These cases implement a forceful public policy that a nationally chartered bank must be free to remove and replace its officers at will. Westervelt v. Mohrenstecher (8th Cir.1896) 76 Fed. 118, 122, explained this policy well: “[I]t is essential to the safety and prosperity of banking institutions that the active officers, to whose integrity and discretion the moneys and property of the bank and its customers are intrusted, should be subject to immediate removal whenever the suspicion of faithlessness or negligence attaches to them.” So did Aalgaard v. Merchants Nat. Bank, Inc., supra, 224 Cal.App.3d 674, 689, 274 Cal.Rptr. 81: “[A]t the heart of this inviolable dismissal provision is a linkage with public policy protecting the financial stability and fiscal integrity of banks by making it beyond the powers of bank directors to enter into any contract restricting their ability to respond expeditiously to financial threats posed by bank officers.” The policy is one of long standing; the “at pleasure” language has been in the statute for 131 years. (Act of June 3, 1864, ch. 106, § 8, 13 Stat. 101.)
The question before us in this case, however, is not whether plaintiff's discharge from employment was a wrongful act; plaintiff agrees it was not. Rather, the question is whether section 24 renders unenforceable the parties' bargain concerning severance pay.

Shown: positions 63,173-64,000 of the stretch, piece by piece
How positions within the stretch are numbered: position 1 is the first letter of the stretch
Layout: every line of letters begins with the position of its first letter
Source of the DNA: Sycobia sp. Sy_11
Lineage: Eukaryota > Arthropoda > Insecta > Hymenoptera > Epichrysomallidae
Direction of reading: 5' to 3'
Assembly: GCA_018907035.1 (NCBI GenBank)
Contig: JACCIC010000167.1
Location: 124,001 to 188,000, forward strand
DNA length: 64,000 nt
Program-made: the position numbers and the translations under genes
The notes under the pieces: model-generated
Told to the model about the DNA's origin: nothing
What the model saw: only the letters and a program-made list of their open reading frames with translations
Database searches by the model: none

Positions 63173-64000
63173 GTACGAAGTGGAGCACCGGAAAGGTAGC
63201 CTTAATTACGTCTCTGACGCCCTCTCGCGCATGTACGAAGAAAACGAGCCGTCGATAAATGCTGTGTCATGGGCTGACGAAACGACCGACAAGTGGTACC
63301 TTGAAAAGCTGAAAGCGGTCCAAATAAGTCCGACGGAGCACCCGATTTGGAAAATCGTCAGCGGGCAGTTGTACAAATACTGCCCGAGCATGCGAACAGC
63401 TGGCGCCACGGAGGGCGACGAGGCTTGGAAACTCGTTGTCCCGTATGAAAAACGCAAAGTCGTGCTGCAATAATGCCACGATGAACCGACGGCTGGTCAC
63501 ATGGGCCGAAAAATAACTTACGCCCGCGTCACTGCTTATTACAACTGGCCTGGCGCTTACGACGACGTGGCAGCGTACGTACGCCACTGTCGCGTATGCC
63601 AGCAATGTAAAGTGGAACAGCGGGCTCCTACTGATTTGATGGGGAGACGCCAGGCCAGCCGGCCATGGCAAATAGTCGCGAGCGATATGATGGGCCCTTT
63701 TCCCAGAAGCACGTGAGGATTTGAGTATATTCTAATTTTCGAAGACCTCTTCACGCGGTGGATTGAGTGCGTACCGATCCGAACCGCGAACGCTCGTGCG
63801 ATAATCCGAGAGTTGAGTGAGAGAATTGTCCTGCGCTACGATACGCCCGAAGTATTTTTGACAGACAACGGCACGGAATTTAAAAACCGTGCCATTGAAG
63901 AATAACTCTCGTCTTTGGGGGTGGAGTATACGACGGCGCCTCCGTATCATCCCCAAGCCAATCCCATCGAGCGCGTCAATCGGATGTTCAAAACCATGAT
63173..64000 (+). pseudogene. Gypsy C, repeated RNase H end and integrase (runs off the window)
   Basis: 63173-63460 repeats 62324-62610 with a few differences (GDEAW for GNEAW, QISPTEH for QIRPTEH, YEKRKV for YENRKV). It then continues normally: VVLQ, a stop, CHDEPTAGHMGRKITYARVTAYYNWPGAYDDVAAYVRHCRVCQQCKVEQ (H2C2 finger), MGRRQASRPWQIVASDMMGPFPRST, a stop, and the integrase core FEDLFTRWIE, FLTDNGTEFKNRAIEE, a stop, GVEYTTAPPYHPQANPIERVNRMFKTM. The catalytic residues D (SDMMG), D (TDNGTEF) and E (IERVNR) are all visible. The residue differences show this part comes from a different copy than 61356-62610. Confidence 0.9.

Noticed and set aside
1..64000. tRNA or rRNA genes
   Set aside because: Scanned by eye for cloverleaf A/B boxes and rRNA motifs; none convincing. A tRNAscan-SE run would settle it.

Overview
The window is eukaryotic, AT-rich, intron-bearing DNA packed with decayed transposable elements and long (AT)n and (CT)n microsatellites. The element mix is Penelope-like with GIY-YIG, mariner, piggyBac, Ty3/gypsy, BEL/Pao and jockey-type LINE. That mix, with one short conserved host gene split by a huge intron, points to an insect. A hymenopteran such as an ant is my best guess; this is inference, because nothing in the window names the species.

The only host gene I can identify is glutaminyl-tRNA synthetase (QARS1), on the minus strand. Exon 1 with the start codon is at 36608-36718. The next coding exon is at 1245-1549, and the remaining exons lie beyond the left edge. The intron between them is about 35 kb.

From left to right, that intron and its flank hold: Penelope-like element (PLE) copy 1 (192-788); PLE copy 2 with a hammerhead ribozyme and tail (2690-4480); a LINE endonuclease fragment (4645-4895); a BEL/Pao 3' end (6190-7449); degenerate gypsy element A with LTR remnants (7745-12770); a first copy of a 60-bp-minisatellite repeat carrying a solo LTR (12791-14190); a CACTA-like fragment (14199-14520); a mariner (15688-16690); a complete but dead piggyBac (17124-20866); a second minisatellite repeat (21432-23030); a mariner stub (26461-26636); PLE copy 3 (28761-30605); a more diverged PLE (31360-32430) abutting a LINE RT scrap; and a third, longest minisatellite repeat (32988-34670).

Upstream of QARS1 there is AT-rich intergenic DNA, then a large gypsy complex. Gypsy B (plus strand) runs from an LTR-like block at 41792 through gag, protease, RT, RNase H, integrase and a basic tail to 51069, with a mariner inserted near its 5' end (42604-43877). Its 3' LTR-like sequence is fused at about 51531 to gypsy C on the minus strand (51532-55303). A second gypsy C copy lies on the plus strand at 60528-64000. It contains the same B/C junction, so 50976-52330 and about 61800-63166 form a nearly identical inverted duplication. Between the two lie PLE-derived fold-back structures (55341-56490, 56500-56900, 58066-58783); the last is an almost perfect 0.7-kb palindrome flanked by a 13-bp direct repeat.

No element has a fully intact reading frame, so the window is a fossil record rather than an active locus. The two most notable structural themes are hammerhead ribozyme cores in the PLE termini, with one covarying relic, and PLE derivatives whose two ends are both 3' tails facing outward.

In Wells Fargo Bank v. Superior Court (1991) 53 Cal.3d 1082, 282 Cal.Rptr. 841, 811 P.2d 1025, the plaintiffs were discharged by bank officials other than the board of directors. The court held that section 24 does not authorize at-will termination unless the termination is effected by the board of directors itself.2 Although this decision is not on point, respondent bank relies heavily on the following remark found in our Supreme Court's opinion: “It has been established for almost a century that section 24 preempts all state law causes of action by a bank officer for breach of an employment agreement. [Citations] We are aware of no decision to the contrary․” (53 Cal.3d at pp. 1087–1088, 282 Cal.Rptr. 841, 811 P.2d 1025.) The cases cited were Mackey v. Pioneer Nat. Bank (9th Cir.1989) 867 F.2d 520, 524–526, and Westervelt v. Mohrenstecher, supra, 76 Fed. 118. Neither of the two cited cases involved a claim for severance pay. (Nor did Wells Fargo Bank itself.)
In Mackey, the bank's executive vice-president claimed he was hired by the bank president and wrongfully fired by the executive committee of the board of directors; he conceded that if it was the board of directors who had hired him and fired him, he could be fired at will, but contended that section 24, while barring his contract claim, would not affect his tort claims. (867 F.2d at pp. 524–525.) The court ruled that he was an officer hired and fired by the board of directors, and held that section 24 barred his tort claims. The court observed that section 24 “has been consistently interpreted to mean that the board of directors of a national bank may dismiss an officer without liability for breach of the agreement to employ.” (Id. at p. 524.)
Westervelt presented a much different issue: whether a bond given to ensure the fidelity of the bank's cashier expired automatically at the end of the cashier's initial one-year term of office. The court held the bond remained in effect until the cashier was removed from office or resigned. It observed that under section 24, the cashier's term in office was not defined by the successive one-year periods for which the bank appointed him, but rather by a continuing tenure, subject to instantaneous removal at the pleasure of the board of directors.